To Promote, Strengthen and Represent the Electrical Industry in Ontario!

 OEL activity is just another way to give back for Precision Electric

Scott Huckins, owner of Precision Electric considers his work with the Ontario Electrical League (OEL) to be an extension of what he’s been doing his entire career; helping future and fellow electricians anyway he can.

As a first generation electrician, Huckins was encouraged to enter into the trades through school and regional competitions like the Halton Skills Competition.

“I took third in it 25 years ago,” Huckins recalls. “Nobody typically ends up on the path that they started on. I’m weird in that way because I’ve wanted to be an electrician since I was 18.”

Besides a brief hiatus in the design and program end of things, the Milton area man has done just that, and has shared his experiences along the way.

This season he sat as a judge in the 2015 Halton Skills Competition. Huckins has shown through his experience and efforts that every electrician can make a lasting difference in the life of those coming into the industry.

“We try to help out where we can,” he said.

In addition to volunteering to judge the Halton Skills Competition, Huckins has also been involved in a school board initiative (Men As Career Coaches) that pairs professionals with senior students for a day of mentoring and career guidance.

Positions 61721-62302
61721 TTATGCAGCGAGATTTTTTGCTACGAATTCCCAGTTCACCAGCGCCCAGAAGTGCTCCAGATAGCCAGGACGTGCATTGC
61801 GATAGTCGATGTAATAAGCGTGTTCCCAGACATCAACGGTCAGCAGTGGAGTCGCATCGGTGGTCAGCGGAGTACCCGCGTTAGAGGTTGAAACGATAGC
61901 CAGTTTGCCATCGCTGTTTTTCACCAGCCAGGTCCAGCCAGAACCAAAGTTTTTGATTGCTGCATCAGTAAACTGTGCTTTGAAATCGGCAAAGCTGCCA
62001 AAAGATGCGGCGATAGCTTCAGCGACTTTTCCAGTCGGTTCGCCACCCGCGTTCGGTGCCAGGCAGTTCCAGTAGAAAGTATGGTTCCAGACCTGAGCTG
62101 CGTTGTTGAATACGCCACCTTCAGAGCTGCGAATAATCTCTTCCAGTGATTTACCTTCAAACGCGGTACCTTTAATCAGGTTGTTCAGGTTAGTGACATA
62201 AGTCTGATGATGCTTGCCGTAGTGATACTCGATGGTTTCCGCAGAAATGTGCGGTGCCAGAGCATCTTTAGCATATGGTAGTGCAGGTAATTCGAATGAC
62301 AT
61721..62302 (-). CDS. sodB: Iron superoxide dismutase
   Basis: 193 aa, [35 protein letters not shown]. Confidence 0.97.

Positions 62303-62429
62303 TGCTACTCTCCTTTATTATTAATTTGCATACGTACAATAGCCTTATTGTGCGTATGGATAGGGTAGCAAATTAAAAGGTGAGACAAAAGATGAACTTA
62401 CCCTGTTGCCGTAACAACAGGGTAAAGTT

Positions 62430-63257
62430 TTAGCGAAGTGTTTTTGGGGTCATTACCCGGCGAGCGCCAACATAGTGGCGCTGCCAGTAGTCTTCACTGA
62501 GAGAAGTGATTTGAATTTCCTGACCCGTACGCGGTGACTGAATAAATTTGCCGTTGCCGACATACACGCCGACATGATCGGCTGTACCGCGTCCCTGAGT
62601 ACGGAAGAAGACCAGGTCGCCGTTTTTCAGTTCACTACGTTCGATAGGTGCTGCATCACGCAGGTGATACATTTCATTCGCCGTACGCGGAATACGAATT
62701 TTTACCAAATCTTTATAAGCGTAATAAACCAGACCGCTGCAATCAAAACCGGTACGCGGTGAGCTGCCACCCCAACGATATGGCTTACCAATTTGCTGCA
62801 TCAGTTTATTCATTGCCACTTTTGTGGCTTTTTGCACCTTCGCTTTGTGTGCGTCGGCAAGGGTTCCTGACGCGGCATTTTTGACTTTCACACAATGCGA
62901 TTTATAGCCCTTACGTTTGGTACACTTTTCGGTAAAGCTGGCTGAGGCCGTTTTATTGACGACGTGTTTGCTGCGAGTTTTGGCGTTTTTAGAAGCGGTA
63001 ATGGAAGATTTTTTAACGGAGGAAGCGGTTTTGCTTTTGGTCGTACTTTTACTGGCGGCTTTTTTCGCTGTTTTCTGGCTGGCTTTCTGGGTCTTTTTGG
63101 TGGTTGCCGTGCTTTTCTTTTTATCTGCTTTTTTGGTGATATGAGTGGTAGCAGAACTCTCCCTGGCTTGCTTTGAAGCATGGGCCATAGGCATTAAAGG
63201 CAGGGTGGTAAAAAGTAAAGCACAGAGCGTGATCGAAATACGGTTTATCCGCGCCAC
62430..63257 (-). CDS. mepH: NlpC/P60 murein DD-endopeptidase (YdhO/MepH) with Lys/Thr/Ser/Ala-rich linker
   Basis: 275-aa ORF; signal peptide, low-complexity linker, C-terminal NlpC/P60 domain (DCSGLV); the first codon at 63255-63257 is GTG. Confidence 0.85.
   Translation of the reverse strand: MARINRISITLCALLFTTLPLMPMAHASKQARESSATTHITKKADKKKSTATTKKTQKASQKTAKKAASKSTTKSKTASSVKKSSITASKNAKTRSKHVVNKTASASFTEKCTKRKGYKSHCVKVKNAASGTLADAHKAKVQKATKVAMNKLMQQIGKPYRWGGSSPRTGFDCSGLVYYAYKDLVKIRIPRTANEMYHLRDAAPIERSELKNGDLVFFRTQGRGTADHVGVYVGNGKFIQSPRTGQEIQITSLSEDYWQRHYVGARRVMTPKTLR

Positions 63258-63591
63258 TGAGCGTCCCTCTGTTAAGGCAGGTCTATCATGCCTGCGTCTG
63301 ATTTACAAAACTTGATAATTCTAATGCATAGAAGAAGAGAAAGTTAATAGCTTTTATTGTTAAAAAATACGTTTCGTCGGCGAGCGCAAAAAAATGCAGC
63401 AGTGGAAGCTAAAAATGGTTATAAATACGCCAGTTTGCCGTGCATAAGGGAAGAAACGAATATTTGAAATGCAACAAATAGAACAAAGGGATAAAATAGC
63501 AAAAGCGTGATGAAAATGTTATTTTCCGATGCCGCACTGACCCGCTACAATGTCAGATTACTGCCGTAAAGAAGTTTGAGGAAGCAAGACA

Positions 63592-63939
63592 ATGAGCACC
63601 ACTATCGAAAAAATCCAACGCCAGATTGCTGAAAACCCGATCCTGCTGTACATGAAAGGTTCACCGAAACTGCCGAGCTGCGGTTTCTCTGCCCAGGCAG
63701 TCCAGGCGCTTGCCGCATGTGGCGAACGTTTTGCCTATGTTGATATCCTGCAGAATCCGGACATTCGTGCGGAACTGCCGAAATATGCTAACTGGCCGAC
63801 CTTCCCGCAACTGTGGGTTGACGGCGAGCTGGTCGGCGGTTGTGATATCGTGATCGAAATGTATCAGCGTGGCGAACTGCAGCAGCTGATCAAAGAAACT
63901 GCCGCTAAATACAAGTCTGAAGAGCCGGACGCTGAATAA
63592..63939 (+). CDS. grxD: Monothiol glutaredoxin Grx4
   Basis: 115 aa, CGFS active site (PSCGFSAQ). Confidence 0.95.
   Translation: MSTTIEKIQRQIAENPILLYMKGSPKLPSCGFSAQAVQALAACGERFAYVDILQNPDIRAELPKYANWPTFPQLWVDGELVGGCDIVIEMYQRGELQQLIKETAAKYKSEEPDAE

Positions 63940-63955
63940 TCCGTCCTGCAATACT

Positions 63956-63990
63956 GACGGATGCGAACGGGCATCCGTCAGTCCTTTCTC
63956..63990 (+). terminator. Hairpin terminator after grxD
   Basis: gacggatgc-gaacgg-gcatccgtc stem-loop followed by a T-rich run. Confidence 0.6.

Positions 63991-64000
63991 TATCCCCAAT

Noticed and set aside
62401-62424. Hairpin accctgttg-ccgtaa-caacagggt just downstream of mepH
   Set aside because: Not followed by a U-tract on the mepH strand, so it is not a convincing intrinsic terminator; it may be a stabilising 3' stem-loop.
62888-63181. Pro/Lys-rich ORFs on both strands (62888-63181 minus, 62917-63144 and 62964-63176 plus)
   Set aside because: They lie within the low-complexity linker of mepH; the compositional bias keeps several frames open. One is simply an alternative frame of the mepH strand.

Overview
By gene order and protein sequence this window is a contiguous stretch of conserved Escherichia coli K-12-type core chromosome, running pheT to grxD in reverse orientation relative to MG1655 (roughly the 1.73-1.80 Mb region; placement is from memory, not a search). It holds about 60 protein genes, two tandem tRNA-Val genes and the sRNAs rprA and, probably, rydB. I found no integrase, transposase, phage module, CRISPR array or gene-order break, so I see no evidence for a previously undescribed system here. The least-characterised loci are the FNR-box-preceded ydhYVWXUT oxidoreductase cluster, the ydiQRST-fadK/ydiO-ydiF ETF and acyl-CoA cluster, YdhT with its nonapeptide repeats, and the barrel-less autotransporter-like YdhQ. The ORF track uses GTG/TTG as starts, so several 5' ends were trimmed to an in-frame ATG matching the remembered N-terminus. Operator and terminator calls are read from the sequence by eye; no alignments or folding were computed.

Click here to read the full story from the June issue of Dialogue by Stacey Roy.

With Special Thanks to Our 18th Annual Industry Golf Tournament Sponsors

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Shout Out to OEL's Tri County Chapter members for their work this year with Habitat for Humanity

Letter to the Editor
By Stephen Sell

The Ontario government hoped to pacify critics of the Ontario College of Trades (OCOT) with its announcement last October of an independent review.

The province appointed Tony Dean, former secretary of cabinet and head of Ontario's Public Service to look at how the controversial College of Trades should be reformed.

Now, after months of consultations,  Dean is in the home stretch of his review. As he writes his recommendations, we hope he'll prove us wrong, by doing more than just going through the motions.

Here's how:

For starters, ensure the College of Trades is open, transparent, and accountable to its members. This requires a fundamental change from top to bottom. Of Ontario's 35 self-regulating colleges, OCOT is the only one whose entire governing, policymaking and adjudication body is made up entirely of government appointees. Why is OCOT the exception? It's about time the leadership at the College was elected by its membership, not appointed by the minister.

Please click here to read the full Letter to the Editor in the Daily Commercial News